Hemocyanin: Structure, function and evolution
Hemocyanin is the oxygen transport protein of Mollusca and Arthropoda. However, hemocyanins of both phyla evolved independently and represent different molecules with totally different gene and protein structures. The focus of our studies is hemocyanin of Mollusca.
The primary structure of hemocyanins comprises 3-12 repetitive 45 kDa domains which evolved by gene/exon duplication most probably 600 million years ago, before the radiation of molluscs into the eight different classes occurred. We are analyzing hemocyanin-genes, their evolutionary history and their differential expression as well as the assembly and structural characteristics of these proteins.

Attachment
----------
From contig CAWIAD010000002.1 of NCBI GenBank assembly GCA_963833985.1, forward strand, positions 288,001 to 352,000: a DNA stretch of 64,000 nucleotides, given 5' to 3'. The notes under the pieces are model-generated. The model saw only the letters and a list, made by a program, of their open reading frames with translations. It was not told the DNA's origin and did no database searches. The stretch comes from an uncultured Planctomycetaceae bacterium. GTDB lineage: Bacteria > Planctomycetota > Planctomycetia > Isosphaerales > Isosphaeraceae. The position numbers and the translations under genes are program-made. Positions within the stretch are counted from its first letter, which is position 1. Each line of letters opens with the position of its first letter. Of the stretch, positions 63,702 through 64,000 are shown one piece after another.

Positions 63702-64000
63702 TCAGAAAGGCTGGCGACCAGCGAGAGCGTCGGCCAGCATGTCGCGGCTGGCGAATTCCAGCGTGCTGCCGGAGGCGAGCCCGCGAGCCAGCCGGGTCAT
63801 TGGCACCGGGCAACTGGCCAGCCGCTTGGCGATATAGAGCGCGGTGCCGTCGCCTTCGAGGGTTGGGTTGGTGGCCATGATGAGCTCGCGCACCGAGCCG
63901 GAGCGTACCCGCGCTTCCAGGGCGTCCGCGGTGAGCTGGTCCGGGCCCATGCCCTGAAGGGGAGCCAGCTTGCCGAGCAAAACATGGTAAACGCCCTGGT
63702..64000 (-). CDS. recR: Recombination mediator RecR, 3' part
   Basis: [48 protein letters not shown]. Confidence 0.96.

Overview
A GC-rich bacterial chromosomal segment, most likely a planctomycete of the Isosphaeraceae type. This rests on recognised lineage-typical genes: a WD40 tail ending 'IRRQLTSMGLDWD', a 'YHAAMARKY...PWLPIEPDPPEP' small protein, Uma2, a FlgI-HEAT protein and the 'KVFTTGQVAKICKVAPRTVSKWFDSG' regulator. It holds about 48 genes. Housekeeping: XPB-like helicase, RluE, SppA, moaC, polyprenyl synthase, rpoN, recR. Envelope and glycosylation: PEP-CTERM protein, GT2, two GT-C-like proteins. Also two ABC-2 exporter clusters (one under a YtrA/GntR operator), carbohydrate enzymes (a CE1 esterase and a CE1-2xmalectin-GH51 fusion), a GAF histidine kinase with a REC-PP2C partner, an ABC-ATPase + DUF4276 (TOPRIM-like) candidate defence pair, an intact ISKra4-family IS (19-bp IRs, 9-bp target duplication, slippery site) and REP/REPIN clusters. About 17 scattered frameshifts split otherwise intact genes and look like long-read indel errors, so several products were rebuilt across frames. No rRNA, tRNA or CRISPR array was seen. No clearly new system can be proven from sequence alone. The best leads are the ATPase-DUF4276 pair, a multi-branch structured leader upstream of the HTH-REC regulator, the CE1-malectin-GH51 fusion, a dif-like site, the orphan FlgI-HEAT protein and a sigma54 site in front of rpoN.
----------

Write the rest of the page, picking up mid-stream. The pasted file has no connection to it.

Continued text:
Additionally, we are using hemocyanin data to reconstruct and infer the evolution and phylogeny at species levels, but we are also investigating different molluscan families, orders and classes using gene structures, cDNA data and the primary structures. Most recently, we unraveled that hemocyanin gene duplications seem to correlate to independent habitat shifts from marine to terrestrial and limnic habitats observed in Tectipleura (a group of Heterobranchia), respectively.
I will summarize our previous analyses mainly encompassing phylogenetic and ontogenetic outcomes and provide new insights in our recent and planned work.